Tables 1 and 2 show the results of the conventional uniaxial and staged relaxation (creep) experiments for the coal samples, respectively. In Table 1, , , , , , , , and are the diameter, height, natural density, longitudinal wave velocity, uniaxial peak strength (relaxation, creep), modulus of elasticity, deformation modulus, and Poisson’s ratio of the coal sample, respectively.


PositionTypeCoal number/mm/mm/kg·m−3/m·s−1/MPa/GPa/GPa

MiddleConventional uniaxialMZ149.4103.71478186533.394.443.620.31
MZ249.5102.91482178019.584.012.710.36
MZ349.4100.41476177031.973.952.930.26
Stepwise relaxationMZ449.598.01437179526.464.153.050.33
MZ549.599.31470177012.102.401.530.21
MZ649.5101.11438189327.313.813.400.31

Higher stratificationConventional uniaxialMS149.30104.101470188215.163.492.170.23
MS249.50100.601479172915.283.301.950.36
MS349.50101.501461177417.433.331.950.34
Stepwise creepMS449.70102.40147119657.972.161.640.19
MS549.50100.90146917558.422.041.200.21
MS649.5098.201483183915.503.652.710.30


Coal numberProgression/10−3/MPa/%t/s/MPa/10−3

MZ44.2613.07496030.180.00
4.8715.57596920.120.00
5.5118.11685730.110.04
6.1520.64786421.304.28
7.2623.44895551.102.37
8.1826.461005894.9816.68
9.0421.00791285.473.40

MZ55.8210.15845870.174.65
6.6211.74945900.9012.85
7.616.92575875.8010.95

MZ63.1110.43385770.070.00
3.8513.04485940.040.00
4.5015.56575720.120.00
5.1718.25675450.080.05
5.7920.85765490.110.04
6.4823.58865350.640.14

Table 1 shows that the mechanical parameters of the coal samples obtained for the three loading types have some discreteness. To intuitively reflect this feature, Figure 2 shows the basic parameters of the coal samples from the middle and upper stratified layers and the coefficients of variation for the experimental results. By analyzing Figure 2, we can see that the coefficients of variation for the basic parameters (, , , and ) of the coal samples from the middle and upper stratified layers were very small and generally did not exceed 5%; however, the coefficients of variation for the mechanical parameters (, , , and ) were relatively large, above 18%.

The discreteness of the uniaxial compression peak strength is especially significant, and the coefficients of variation for the coal samples from the middle and upper stratified layers were 31.9% and 30.4%, respectively. The coefficients of variation for the elastic modulus, deformation modulus, and Poisson’s ratio exceed 18.0%, which indicates the heterogeneous characteristics of the coal samples.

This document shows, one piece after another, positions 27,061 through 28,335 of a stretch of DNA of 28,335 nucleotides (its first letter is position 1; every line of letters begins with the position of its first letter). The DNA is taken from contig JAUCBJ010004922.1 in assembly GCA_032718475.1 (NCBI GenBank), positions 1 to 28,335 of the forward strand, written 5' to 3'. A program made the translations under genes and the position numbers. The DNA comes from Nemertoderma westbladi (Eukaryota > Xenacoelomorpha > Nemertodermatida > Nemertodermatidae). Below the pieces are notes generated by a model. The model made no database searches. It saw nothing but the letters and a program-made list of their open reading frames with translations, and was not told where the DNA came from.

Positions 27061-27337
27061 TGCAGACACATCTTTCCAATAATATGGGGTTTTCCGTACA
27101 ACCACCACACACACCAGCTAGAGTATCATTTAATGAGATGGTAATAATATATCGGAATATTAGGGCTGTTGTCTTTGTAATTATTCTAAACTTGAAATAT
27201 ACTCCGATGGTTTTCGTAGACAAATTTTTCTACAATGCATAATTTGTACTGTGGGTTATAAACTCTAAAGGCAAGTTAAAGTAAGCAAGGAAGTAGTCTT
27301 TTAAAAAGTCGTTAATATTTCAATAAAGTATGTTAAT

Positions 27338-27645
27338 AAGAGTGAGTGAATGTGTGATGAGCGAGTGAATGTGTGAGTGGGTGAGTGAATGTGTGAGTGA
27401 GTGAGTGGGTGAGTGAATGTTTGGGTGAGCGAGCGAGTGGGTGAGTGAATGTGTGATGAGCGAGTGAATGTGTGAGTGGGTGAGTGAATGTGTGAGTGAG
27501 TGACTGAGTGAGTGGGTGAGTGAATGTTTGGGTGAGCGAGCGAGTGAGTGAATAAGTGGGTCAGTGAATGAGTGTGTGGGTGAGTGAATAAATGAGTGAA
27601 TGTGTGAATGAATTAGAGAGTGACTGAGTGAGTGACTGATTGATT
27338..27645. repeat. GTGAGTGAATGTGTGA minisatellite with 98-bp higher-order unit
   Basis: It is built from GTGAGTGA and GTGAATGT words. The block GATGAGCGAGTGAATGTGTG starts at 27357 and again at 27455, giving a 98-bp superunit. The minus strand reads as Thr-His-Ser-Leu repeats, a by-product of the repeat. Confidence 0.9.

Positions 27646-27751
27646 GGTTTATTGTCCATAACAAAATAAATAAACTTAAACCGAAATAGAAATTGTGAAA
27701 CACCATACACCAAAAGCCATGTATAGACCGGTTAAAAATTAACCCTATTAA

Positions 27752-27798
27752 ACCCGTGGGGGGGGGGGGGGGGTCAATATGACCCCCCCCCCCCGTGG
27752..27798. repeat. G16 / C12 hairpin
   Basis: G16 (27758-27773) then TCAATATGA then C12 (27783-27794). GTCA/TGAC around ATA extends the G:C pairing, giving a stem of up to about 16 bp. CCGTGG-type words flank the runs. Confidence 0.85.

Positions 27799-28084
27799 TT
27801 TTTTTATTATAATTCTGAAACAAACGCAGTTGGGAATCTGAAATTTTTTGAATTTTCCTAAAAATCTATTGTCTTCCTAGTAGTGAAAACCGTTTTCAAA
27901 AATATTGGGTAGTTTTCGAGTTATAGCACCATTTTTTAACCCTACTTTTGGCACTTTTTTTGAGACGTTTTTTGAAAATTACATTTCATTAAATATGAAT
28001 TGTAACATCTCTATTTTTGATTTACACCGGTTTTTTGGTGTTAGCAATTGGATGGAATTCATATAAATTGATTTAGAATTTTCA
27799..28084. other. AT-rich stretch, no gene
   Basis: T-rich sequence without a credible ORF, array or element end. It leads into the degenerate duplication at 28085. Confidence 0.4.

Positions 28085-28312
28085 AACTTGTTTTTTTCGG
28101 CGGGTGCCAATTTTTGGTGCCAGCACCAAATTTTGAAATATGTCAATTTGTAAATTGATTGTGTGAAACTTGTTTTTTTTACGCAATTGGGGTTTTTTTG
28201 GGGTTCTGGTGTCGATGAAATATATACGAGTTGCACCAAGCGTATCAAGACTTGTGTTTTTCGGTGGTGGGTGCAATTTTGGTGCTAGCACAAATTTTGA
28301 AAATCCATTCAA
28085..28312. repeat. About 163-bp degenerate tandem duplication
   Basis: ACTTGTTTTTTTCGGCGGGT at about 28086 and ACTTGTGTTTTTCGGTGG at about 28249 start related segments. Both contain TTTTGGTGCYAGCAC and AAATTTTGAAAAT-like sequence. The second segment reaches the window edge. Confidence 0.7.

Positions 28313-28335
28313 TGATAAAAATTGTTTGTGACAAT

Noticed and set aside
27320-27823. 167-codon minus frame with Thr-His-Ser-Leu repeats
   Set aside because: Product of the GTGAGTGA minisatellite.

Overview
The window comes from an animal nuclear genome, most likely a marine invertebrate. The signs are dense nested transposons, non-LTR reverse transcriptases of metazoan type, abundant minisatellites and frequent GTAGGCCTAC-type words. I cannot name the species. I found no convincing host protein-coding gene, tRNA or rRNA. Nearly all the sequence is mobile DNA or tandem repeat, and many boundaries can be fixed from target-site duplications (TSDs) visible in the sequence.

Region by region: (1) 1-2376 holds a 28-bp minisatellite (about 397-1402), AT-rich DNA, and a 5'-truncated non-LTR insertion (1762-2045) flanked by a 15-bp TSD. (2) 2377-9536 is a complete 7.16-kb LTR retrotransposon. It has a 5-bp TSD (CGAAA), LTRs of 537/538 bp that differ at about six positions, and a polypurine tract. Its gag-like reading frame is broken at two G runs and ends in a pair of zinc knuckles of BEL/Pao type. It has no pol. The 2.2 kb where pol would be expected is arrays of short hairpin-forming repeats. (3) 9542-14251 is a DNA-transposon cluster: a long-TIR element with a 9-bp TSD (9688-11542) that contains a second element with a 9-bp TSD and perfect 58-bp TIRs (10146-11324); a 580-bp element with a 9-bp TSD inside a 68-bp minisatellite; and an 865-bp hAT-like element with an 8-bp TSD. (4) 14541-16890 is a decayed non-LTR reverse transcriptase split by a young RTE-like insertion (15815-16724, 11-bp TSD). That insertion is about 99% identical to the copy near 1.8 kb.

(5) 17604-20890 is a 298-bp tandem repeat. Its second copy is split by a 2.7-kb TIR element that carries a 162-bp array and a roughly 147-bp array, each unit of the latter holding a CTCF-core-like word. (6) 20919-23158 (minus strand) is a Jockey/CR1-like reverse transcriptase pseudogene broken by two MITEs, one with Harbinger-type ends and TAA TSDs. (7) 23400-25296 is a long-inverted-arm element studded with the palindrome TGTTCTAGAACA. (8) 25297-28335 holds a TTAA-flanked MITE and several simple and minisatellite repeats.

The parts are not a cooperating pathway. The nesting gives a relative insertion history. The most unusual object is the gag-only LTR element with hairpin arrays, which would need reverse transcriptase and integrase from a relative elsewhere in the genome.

From Table 1, because of the crossing joint fractures distributed inside the coal sample and because the different directions and sizes of the joint cracks have varying degrees of influence on the deformation and strength of the coal samples, the results of the uniaxial compression experiment were relatively discrete. Nonetheless, the average values of three samples can be used to characterize the mechanical characteristics of different loading modes. The peak strengths of the uniaxial compression tests for the six coal samples of the upper stratified layer ranged from 12.10 to 33.39 MPa, with an average peak strength of 25.13 MPa; these samples are hard coal. The peak strengths were relatively low for coal samples MZ2 and MZ5, which showed a relatively poor integrity and yielded values of 19.58 and 12.10 MPa, respectively. On the other hand, the peak strengths were relatively high for coal samples MZ1 and MZ3, which showed a relatively good integrity and yielded values of 33.39 and 31.97 MPa, respectively. The highest and lowest peak strengths showed two- to three-fold differences. The peak strengths of the conventional uniaxial compression tests ranged from 19.58 to 33.39 MPa, with an average of 28.31 MPa; the elastic modulus ranged from 3.95 to 4.44 GPa, with an average of 4.13 MPa; the deformation modulus ranged from 2.71 to 3.62 GPa, with an average of 3.09 MPa; and Poisson’s ratios ranged from 0.26 to 0.36, with an average of 0.31. The peak strengths of the uniaxial staged relaxation tests ranged from 12.10 to 27.31 MPa, with an average of 21.97 MPa; the elastic modulus ranged from 2.40 to 3.81 GPa, with an average of 3.45 MPa; the deformation modulus ranged from 1.53 to 3.40 GPa, with an average of 2.66 MPa; and Poisson’s ratios ranged from 0.21 to 0.30, with an average of 0.28. In comparison with the conventional uniaxial experiment, the peak strength, elastic modulus, deformation modulus, and Poisson’s ratio obtained in the staged relaxation experiment declined by 22.45%, 16.5%, 13.82%, and 8.60%, respectively.